Driving With Snow and Ice on Your Car Is Illegal, Could Cost You

Driving in the winter comes with many irritating rituals you must do to drive safely. One of the worst is clearing your car of snow and ice before driving. This can take forever and is easily rushed. Well, it turns out we shouldn’t rush ice removal at all. Not only do ice and snow impair your vision, but it is also dangerous to other drivers. To that end, it’s illegal in many states and can leave you with a monster fine. Winter driving tip: don’t drive with snow and ice on your car. It’s illegal. 

The wind blows snow, decreasing visibility | Group/Boulder Daily Camera via Getty

Is driving with snow and ice on your car illegal? 

According to Car and Driver, there are at least two states that have laws named after people who were killed by ice falling off of someone else’s car. In fact, Car and Driver notes the New Hampshire driver who was charged with vehicular assault, reckless conduct, and negligent driving after a sheet of ice flew off of a box truck and shattered another driver’s windshield, injuring the driver. 

A Twitter post by Washington state police tells the tale of another driver this week who landed a $553 fine for driving with snow on the windshield. The driver who got the fine was charged with negligent winter driving because their windshield was nearly completely covered in snow. While the photo makes it hard to believe anyone would drive down their driveway, much less down the road with such poor visibility, the Twitter post says the driver was five miles from home.

Is there special winter driving tips?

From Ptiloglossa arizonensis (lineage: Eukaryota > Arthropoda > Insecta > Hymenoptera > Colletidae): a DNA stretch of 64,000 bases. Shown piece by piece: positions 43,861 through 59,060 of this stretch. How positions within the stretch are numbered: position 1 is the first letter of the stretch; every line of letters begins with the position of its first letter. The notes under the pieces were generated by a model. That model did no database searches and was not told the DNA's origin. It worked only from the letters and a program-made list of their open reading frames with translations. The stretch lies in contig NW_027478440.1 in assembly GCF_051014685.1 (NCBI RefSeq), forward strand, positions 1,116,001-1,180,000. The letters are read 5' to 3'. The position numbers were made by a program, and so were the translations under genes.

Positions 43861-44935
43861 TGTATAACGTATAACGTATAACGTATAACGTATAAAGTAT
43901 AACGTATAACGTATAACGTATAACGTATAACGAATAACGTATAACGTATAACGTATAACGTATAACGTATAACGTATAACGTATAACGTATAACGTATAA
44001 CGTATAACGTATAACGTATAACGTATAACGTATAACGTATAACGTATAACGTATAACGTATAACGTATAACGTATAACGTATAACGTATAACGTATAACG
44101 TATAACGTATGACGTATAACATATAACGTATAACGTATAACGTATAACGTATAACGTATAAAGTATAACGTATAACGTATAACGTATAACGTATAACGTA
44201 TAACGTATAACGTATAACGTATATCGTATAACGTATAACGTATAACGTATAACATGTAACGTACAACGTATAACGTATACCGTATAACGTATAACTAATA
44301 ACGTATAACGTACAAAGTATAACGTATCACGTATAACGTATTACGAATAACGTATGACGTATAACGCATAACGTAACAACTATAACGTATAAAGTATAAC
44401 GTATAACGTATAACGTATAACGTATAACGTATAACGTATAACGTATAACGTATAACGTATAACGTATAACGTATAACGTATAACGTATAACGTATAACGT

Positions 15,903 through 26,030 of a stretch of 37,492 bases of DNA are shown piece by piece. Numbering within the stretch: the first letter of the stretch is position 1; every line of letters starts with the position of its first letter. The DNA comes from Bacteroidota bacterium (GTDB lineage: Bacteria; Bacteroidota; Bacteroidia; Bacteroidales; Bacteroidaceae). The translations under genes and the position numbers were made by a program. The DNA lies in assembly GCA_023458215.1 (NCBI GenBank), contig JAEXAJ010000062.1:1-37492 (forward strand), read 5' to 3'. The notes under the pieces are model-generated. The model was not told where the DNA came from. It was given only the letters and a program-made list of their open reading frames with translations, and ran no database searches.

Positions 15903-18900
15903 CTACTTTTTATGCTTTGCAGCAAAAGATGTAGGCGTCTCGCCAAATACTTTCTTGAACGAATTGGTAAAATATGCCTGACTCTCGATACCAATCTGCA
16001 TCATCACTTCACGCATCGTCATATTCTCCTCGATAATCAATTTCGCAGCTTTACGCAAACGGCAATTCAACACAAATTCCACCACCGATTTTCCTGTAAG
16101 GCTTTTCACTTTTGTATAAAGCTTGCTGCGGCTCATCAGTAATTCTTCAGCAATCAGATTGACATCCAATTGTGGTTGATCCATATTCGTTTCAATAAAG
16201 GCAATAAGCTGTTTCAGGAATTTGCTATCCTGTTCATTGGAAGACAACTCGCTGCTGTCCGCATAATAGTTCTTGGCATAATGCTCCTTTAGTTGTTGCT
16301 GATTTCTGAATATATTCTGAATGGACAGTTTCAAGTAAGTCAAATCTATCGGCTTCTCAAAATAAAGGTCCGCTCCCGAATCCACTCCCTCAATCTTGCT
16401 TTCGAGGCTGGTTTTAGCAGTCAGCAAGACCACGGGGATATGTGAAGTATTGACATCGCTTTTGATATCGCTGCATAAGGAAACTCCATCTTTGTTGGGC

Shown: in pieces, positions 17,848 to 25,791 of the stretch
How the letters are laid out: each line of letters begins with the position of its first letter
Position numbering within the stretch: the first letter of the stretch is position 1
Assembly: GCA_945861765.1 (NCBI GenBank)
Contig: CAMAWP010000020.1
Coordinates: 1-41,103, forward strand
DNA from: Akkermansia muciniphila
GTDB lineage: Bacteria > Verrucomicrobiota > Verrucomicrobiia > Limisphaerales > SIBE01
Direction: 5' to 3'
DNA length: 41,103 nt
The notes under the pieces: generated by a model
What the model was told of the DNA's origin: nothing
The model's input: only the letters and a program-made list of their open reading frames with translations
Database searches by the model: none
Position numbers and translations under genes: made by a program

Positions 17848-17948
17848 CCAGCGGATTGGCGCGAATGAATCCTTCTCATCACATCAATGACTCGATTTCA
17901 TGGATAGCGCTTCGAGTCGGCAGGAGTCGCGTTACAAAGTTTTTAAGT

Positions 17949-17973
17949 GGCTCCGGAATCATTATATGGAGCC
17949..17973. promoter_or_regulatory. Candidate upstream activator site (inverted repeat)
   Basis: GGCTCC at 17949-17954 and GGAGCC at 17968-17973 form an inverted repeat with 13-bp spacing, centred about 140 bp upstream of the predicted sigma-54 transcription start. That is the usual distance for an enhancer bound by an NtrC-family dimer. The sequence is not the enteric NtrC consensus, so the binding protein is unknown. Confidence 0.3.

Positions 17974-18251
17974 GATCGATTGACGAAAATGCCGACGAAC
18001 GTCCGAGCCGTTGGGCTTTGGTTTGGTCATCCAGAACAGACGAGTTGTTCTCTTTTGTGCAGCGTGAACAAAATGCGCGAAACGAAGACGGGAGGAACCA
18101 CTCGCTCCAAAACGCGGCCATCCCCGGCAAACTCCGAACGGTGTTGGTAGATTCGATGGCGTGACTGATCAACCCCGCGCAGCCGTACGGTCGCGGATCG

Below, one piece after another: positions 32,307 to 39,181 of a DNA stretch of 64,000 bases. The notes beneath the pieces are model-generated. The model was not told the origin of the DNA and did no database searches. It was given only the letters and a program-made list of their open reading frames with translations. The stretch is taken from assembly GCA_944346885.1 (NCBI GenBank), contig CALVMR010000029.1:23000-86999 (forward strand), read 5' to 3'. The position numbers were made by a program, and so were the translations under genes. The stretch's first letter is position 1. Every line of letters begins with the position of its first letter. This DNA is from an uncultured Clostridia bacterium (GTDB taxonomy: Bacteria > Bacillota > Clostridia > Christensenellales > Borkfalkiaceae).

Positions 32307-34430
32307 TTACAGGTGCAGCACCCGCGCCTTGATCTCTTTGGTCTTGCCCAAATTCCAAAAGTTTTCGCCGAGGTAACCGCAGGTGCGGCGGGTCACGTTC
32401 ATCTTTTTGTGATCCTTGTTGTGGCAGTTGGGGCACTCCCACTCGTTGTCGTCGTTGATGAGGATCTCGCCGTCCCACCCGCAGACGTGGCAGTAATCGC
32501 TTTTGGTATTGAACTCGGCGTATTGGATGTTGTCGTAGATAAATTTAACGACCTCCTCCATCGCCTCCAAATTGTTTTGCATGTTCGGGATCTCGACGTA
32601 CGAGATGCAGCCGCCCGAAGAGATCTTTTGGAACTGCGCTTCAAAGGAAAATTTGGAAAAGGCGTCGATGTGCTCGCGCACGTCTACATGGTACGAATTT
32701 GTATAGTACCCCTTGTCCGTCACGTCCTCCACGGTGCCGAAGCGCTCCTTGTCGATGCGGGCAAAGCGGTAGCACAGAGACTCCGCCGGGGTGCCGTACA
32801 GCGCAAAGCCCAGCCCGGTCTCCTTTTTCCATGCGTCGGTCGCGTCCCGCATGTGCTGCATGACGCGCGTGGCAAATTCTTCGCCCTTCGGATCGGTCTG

Yes. New Hampshire is one of the strictest states with winter driving laws. Jessica’s law – a law enacted after Jessica Smith was killed when falling ice caused a multiple-car pile-up – sticks drivers with a minimum $250 fine for having snow and ice on their cars. Persons getting this ticket more than once could face a $1000 fine. Three times is points on the license or even a temporary suspension. 

Pennsylvania has a similar law known as Christine’s Law – named after a similarly tragic ice sheet event – which sees fines start at $50 and go up to $1,500 based on the frequency of violations and severity. 

Is driving with snow on your car dangerous? 

A man sits in his snow-covered car | Lambert/Getty

These laws weren’t made up to hassle us. These laws react to a trend of dangerous driving habits that cost people their lives. Car and Driver note that while fines may not affect everyone equally, it’s worth thinking about the actual potential effect not scrapping the ice and snow from your car could have.

Linda Smith, Jessica’s mother, has something to say on the matter. “It takes not even five minutes to clean off your car,” she told WMUR at the time. “It can take three seconds to kill somebody.”